The iconic 12 apostles is not the only intriguing coastal rock structure in the Port Campbell area. Continuing westward along the Great Ocean Road for the next several kilometers, spectacular oceanic limestone rock structures continue to appear.
First there’s The Arch, the only place I have ever seen a mini waterfall in an ocean.
Then there is London Bridge. The name London Bridge was given to this structure back when it was attached to the mainland. In 2005, London Bridge literally fell down, due to waves and erosion.
The South Ocean is quite turbulent. Everywhere along the Great Ocean Road, particularly in winter, there is a steady barrage of strong waves. There is a reason so many shipwrecks occurred here. As a result, this section of the coast is in a constant state of change. Watching the waves come onshore inundating the limestone rock, gradually eroding it and paving the way for the next structural change, is like watching science in action.
At the grotto, visitors can walk down to an arch-like structure where waves periodically crash in.
Some of the larger waves can lead to mist on the other side of the arch.
After these structures, the Great Ocean Road once again ventures inland, transitioning to farmland.
It would make sense that the Allansford Cheese World is in an area surrounded by farms, right near the end point of The Great Ocean Road.
The Allansford Cheese World produces far more varieties of cheddar than I ever would have thought to be possible. I had always thought of cheddar as one of many types of cheese, which would include Swiss, Pepperjack, Havarti, etc. Visitors to the Allansford Cheese World can sample a dozen different types of cheddar, some of which are really innovative.
It was here I noticed myself slipping back into an American-like stand-offishness when it comes to dealing with people. For the entire trip, I felt Australians to be generally more friendly than Americans. In conversations with Australians, I did not experience the need for the conversation to provide some kind of value, or the assumption that everyone was in a rush to get to their next activity that is characteristic of many conversations I have with Americans. On my final day on the Great Ocean Road, as if trained by years of cultural experience I found myself starting to engage in conversation without being fully engaged, with the time and my next activity on my mind. I could not believe I was doing this.
Although the Great Ocean Road ends here, but most tourists continue on, at least to the town of Warrnambool, where visitors can supposedly see whales. A 30 minute visit to the pier, where one sign promised us “A Whale of a Time”, turned out to be a bust.
I guess there is a danger in trying to fit an activity like this, dependent on complicated natural forces and animal behavior, into any kind of schedule. However, I wanted to continue west, to the Tower Hill Nature preserve, a set of volcanic lakes where koalas often hang out. It would be a shame to visit Australia and not see at least one of those, and at this time of year daylight in Australia is limited.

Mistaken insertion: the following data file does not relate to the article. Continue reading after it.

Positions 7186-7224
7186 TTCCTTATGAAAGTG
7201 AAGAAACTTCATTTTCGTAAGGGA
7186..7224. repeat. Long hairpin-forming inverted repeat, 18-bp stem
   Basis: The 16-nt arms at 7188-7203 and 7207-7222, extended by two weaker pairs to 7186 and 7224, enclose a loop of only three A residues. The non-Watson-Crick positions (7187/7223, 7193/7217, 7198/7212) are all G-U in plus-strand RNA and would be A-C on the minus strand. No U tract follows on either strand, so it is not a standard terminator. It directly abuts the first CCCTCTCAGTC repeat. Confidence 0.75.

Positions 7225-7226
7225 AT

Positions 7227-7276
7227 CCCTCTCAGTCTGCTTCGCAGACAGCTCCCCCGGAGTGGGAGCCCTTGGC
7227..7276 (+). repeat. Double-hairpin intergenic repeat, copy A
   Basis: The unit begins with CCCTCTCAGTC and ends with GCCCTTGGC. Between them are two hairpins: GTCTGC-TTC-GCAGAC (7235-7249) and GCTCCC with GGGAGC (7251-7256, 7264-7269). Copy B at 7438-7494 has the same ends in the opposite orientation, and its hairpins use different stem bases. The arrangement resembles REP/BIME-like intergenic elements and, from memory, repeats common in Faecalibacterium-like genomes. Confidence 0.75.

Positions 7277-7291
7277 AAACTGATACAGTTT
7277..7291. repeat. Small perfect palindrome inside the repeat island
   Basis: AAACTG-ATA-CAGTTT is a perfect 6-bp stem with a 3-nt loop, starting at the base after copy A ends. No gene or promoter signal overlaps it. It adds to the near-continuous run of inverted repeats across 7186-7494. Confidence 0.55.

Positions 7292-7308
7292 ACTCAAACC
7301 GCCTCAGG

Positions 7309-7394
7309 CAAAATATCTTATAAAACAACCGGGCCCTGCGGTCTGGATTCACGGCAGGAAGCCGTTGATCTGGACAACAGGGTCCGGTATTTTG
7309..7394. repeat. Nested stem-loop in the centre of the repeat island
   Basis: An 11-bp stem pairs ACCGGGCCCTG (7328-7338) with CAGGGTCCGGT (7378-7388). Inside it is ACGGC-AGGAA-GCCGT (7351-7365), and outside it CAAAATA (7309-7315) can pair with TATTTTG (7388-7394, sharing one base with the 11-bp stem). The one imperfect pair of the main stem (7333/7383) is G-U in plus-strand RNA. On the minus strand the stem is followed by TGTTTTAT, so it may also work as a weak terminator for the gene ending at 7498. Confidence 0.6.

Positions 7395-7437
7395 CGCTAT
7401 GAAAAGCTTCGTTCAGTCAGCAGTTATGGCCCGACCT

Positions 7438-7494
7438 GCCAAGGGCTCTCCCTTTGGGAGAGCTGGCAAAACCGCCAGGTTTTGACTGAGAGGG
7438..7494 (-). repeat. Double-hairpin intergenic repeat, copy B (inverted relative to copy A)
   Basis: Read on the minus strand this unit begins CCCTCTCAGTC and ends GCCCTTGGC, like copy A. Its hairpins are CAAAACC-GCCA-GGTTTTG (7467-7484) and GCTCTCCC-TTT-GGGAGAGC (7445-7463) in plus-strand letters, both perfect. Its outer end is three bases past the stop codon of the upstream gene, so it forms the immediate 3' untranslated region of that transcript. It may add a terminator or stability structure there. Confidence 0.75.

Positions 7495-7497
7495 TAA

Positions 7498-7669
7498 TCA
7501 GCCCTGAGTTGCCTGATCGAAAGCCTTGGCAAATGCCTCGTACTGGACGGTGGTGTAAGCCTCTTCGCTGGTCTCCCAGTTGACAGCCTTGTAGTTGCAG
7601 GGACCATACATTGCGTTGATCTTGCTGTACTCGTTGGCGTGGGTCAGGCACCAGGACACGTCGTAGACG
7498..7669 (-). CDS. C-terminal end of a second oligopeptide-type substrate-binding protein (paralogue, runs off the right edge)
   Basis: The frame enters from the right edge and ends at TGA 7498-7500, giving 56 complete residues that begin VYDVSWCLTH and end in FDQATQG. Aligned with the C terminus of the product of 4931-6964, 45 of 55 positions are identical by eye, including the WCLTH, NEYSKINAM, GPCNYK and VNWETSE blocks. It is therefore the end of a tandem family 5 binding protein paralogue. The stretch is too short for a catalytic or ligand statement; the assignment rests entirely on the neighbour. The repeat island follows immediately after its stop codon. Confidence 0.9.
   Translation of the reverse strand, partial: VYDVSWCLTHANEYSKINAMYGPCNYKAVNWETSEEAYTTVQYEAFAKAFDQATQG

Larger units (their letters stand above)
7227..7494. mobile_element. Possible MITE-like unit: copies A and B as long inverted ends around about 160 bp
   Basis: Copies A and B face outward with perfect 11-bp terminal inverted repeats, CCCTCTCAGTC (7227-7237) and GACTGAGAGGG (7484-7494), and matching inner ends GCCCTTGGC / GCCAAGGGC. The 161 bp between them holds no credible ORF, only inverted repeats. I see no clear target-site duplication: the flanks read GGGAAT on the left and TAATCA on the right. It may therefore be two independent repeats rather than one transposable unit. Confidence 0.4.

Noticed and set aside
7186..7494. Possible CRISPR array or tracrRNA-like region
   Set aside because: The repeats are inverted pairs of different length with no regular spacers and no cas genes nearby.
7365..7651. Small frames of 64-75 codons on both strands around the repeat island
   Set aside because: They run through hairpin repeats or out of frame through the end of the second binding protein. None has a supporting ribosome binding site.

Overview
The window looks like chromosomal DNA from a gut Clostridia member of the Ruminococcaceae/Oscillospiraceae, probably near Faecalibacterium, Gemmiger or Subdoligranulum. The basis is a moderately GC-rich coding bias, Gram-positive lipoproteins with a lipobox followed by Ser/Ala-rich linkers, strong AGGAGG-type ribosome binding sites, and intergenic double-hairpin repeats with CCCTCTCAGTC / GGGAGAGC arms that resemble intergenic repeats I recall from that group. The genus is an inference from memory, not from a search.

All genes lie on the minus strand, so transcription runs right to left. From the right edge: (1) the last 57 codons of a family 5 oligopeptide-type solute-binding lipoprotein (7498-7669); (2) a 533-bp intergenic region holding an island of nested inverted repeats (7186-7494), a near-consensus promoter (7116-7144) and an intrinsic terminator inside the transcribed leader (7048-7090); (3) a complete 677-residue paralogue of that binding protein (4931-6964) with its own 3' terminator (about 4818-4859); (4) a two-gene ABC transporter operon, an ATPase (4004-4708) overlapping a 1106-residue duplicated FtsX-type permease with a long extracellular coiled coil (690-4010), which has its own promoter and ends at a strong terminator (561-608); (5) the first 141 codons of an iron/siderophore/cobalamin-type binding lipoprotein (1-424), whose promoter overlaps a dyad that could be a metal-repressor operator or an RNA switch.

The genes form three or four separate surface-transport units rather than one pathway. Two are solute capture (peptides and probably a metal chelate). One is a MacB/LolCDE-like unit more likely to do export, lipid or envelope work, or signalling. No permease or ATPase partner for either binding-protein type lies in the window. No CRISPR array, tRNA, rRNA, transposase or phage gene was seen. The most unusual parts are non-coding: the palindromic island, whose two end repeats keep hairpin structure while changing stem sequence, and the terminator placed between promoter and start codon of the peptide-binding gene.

I made a major mistake here as well. Based on our life experiences, we often internalize assumptions and operate based on them without thinking. Being from Colorado, I have a base assumption that all “hikes” involve a climb, to some sort of peak or cool looking overlook.
After two such hikes, in hopes of seeing koalas, an employee at the visitor information center informed us that koalas need trees with moisture and would likely be found down by the lakes. This walk needed to be flat, not up a big hill.
For some reason, despite their actual demeanor, koalas feel like a picture of innocence. A small, furry, cuddly creature constantly hanging onto a tree and sleeping 20 hours per day. I actually wanted to pet them.
Port Fairy would be our final destination.
We’d have one last adventure here, a short walk onto Griffiths Island.
Where we would have one final wildlife encounter, fairly up close with the wallabies!
A trip that many would consider “once in a lifetime” was coming to an end. I sat on a rock gazing out at the Ocean as the sun gradually faded behind me. It felt like a real life version of the fade outs often used at the end of movies and videos. Looking straight outward, I was amazed at how vast the Ocean is. I began to imagine what is on the other side, pondering more adventures. Uncertain as to the exact direction I was facing, I imagined multiple possibilities of what laid straight in front of me.
I imagined the jungles of Madagascar, with monkeys and other forms of wildlife roaming around in the trees and a lone explorer with a knife trying to trudge through the trees and mud.
I imagined the vast expansive ice sheets of Antarctica.
I imagined the far more nearby mountains of Tasmania, quiet for the winter season, but coming to life with young adult hikers and adventurers in the Springtime.
Despite the fact that my adventure would slowly be ending, the reflection of the orange light on the ocean surface felt like an invitation and promise of more to come.